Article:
This is necessary in UK as well since the NHS would only provide dentures once the root canals and crowns have failed and sometimes the root canals would not be available depending on dentist's inclinations...skill levels for crowns and root canals would vary widely. SO if you want implants or implant-supported dentures you have to find the money yourself.

How long does anyone reckon those Extreme Makeover smiles last? I'm always horrified to see the tooth reduction which is then placed over by a 'long strip of plastic' which becomes the person's teeth....what guarantee would they get 10 years? Let's hope they have the money for the inevitable replacement work when the TV crew is long gone.
All dental work fails eventually as they say. Prevention is key.
 
S

Stress Doc

Account Closed
Joined
Dec 10, 2008
Messages
788
I have not seen an assistant have anything to do with fillings other than suction and handing tools. It is true about Xrays. We have them done on every patient before they are seen by the dentist. Our routine is as follows

Xrays, mouth and face photos (20 minutes)
Dentist looks at Xrays and does visual exam and screenings (45-60 minutes)
Treatment options discussed (30 minutes)
Appointments booked and treatment

A first visit is usually booked for 1 1/2- 2 hours. No treatment is done during this visit.

We are less production than most but do have some long days.
 
D

decan

Well-known member
Joined
Sep 4, 2010
Messages
404
Location
USA
I'm a third year dental student so not a dentist (yet). ;)

Here is an abstract I found from the journal of dental research:

Information about the long-term clinical survival of large amalgam and composite restorations is still lacking. This retrospective study compares the longevity of three- and four-/five-surface amalgam and composite restorations relative to patients’ caries risk. Patient records from a general practice were used for data collection. We evaluated 1949 large class II restorations (1202 amalgam/747 composite). Dates of placement, replacement, and failure were recorded, and caries risk of patients was assessed. Survival was calculated from Kaplan-Meier statistics. After 12 years, 293 amalgam and 114 composite restorations had failed. Large composite restorations showed a higher survival in the combined population and in the low-risk group. For three-surface restorations in high-risk patients, amalgam showed better survival.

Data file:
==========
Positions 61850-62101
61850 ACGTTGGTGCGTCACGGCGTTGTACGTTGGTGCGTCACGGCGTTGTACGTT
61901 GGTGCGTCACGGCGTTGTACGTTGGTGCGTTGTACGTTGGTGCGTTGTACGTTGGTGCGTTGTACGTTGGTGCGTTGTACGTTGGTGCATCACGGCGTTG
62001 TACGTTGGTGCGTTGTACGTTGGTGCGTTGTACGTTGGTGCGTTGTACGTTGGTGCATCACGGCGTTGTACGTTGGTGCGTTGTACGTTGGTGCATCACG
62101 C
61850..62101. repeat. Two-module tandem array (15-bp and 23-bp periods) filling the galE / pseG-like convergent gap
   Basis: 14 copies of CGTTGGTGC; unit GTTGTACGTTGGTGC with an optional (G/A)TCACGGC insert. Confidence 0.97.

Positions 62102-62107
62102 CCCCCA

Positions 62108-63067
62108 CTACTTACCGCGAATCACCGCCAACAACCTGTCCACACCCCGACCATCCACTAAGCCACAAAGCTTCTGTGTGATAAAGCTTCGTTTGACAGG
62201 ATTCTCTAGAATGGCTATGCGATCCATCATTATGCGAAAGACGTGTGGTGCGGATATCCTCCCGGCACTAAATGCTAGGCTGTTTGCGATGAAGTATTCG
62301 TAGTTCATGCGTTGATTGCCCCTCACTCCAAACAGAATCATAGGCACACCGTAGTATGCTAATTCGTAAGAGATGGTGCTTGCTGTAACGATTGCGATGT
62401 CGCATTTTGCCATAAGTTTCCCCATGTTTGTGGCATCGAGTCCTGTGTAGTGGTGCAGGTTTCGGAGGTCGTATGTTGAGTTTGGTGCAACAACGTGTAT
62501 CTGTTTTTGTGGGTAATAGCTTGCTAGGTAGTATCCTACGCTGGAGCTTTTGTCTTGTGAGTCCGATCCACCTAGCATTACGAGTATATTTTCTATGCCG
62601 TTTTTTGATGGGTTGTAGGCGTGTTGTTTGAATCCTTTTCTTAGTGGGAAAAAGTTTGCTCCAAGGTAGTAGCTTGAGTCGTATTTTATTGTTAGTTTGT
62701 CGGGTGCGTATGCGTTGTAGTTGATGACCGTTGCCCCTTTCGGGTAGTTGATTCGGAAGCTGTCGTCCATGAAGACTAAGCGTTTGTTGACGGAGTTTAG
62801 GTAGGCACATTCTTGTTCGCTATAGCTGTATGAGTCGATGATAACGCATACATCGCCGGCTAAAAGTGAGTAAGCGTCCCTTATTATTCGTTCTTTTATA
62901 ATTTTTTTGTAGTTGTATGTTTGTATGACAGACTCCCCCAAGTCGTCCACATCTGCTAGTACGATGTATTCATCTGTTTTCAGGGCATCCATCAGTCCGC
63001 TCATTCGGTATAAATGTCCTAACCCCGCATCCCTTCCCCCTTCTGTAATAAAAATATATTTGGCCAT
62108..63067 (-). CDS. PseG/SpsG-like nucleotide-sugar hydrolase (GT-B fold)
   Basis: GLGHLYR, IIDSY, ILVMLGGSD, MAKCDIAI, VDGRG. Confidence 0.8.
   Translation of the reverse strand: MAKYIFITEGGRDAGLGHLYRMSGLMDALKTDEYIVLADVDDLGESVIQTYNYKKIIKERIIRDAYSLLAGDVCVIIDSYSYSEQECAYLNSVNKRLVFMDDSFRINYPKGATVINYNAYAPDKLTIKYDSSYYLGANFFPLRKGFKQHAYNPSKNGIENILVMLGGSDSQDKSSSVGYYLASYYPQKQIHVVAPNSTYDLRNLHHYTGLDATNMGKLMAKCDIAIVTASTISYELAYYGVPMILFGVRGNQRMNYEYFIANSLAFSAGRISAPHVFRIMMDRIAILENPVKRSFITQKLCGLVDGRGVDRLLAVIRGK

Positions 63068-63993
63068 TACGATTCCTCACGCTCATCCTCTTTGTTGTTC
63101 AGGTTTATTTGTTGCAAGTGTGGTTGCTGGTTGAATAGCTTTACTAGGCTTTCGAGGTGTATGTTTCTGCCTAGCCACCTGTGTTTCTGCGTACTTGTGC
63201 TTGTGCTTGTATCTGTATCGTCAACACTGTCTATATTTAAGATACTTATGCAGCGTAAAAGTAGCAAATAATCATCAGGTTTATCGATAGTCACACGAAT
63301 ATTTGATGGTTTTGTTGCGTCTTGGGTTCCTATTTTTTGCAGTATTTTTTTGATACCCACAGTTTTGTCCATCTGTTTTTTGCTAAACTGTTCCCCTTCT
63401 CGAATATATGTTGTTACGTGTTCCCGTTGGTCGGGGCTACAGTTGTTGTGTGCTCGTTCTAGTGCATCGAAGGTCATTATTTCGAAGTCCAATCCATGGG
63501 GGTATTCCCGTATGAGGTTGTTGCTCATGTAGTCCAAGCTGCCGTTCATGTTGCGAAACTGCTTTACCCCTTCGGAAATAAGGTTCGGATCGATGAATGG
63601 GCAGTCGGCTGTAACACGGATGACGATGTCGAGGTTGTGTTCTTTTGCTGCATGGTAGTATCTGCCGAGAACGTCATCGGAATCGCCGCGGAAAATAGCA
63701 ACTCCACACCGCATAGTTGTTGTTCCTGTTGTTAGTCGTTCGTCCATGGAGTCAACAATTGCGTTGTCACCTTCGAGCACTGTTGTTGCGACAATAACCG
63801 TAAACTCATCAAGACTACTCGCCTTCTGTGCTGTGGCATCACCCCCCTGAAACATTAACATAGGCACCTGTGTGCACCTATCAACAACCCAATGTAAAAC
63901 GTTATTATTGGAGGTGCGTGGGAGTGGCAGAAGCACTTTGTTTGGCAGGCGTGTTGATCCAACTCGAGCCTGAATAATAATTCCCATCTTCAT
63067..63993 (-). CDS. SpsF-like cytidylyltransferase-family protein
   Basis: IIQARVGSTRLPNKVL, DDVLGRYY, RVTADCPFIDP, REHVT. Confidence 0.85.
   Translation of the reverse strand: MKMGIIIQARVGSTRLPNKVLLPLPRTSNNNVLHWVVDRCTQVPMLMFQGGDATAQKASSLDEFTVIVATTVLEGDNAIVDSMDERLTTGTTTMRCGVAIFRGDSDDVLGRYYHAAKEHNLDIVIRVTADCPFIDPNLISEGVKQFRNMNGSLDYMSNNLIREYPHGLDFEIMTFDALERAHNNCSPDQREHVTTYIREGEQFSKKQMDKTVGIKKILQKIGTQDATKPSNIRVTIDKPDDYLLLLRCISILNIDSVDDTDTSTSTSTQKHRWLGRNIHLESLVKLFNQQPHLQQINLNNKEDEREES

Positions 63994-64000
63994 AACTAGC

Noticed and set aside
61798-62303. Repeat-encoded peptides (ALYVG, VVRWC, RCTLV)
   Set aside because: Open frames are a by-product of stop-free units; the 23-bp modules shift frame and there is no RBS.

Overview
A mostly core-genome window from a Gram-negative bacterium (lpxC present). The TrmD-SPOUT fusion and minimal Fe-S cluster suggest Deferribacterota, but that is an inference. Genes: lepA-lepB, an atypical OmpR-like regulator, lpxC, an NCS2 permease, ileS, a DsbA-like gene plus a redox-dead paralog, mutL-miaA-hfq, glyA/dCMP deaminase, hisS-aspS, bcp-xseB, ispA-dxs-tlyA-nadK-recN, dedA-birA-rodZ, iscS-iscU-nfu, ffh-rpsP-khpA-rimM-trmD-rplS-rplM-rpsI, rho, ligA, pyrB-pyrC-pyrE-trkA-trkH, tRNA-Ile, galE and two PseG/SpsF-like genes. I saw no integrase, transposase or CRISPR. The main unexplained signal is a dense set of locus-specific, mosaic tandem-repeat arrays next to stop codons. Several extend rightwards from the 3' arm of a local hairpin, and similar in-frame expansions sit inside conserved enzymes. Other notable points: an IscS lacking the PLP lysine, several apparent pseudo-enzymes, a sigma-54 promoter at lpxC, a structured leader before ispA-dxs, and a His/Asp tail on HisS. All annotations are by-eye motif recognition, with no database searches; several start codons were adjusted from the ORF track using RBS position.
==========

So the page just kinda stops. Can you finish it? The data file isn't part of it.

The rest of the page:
J Dent Res. 2010 Oct;89(10):1063-7. Epub 2010 Jul 26.
12-year survival of composite vs. amalgam restorations.
Opdam NJ, Bronkhorst EM, Loomans BA, Huysmans MC.

From what we've been taught amalgam works better in the posterior teeth but composites are getting better, which is why you're seeing them more often in practice.

As far as x-rays...I feel like they are a necessary tool. A full mouth series of x rays is standard for a new patient (unless they bring recent xrays with them) so you can properly assess the current oral condition. Its not possible to diagnose a patient properly without appropriate xrays.
 
Last edited:
P

Poppy1234

taking a break from the forum
Joined
Aug 13, 2010
Messages
303
Location
Sheffield and Stockport, UK.
Cheers.
I'll keep passing everything onto him!

I personally have never paid a penny restoring, or even getting fillings!
Though I understand how passionately he feels that no filling should be done unless absolutely necessary.
I feel if we go to the dentist every 6 months, then ANY decay should be seen BEFORE it becomes a cavity, so we can reverse it. (Which is why I'm furious I had a dentist that didn't know what decay was UNTIL it became a cavity...:mad:)

All 5 of mine were done free on the NHS and haven't ever come loose or come out.
So I've asked him whether these American fillings are actually falling out after 7 years, or if their dentists are recommending they be replaced....??
 
brit

brit

Super Moderator
Staff member
Joined
Mar 23, 2006
Messages
6,990
Location
In My Dental Happy Place